Powys fatal crash driving instructor Anita Corless jailed

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Powys fatal crash driving instructor Anita Corless jailed

A driving instructor heading to teach a speed awareness class has been jailed for causing a five-car smash that killed an 83-year-old woman.

Rita Wharton died when her car was hit after Anita Corless tried to overtake traffic near Welshpool, Powys.

Corless, 58, originally from Milford Haven in Pembrokeshire, admitted causing death by dangerous driving.

She was given a 16-month prison sentence at Mold Crown Court.

The driving instructor said she had no memory of the fatal manoeuvre on the A483 road between Welshpool and Pool Quay last March.

The court heard on Tuesday how she was in a line of traffic on a straight stretch of road when she pulled out but that here was insufficient room and she caused the crash.

Mrs Wharton”s Ford Ka, the second in line, was struck by two vehicles.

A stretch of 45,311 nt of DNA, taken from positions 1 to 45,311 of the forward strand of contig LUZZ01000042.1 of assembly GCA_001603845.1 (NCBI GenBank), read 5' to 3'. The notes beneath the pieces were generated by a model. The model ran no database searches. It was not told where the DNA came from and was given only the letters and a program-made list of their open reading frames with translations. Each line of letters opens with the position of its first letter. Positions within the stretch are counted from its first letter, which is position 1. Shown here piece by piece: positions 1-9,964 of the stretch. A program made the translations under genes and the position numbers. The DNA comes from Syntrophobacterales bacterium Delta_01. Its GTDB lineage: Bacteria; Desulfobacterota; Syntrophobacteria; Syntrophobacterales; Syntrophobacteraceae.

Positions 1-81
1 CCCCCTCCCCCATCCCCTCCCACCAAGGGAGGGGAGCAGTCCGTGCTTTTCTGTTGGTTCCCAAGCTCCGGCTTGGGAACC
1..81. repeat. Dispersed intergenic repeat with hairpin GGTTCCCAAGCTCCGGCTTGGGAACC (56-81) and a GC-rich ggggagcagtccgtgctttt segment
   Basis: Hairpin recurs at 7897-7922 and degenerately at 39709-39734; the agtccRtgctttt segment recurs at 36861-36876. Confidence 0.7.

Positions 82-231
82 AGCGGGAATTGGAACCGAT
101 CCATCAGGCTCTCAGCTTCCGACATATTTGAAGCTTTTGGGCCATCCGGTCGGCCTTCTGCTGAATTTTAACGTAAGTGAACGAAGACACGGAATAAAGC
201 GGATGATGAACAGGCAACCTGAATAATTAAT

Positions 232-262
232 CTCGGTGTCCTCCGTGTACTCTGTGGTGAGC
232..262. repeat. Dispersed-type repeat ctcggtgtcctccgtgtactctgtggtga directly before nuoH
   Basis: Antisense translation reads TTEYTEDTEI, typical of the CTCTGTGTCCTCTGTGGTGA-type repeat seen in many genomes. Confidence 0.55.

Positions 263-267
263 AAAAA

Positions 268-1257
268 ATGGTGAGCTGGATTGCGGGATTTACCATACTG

A widow who was said to be the lynch pin of the family, Mrs Wharton was declared dead at the scene.

“You quite inexplicably drove your vehicle into the face of on-coming traffic in an overtaking manoeuvre that was obviously dangerous,” said Judge Niclas Parry.

“On coming vehicles should have been visible to a careful driver.

“You are by profession a driving instructor, employed by Lancashire County Council to run speed awareness courses.”

Speed awareness courses are offered by councils and police forces across Britain to avoid penalties for minor speeding offences.

Image caption
The crash took place between Welshpool and Pool Quay in Powys on 25 March

Corless, who was living in Bentham in North Yorkshire at the time of the incident, was herself seriously injured in the crash.

The judge told her that it was a thoroughly avoidable fatality which “must be marked by a custodial sentence”.

In addition to the 16-month jail sentence, Corless was banned from driving for two-years eight-months, and must take an extended driving test before being allowed back on the roads.

The court was told that despite her age, Mrs Wharton still worked as the head housekeeper at a pub in Powys, and lived her life like a woman in her 50s.

In family impact statements, victim Mrs Wharton was described by her daughter Diane Dunderdale as “my best friend and my rock”.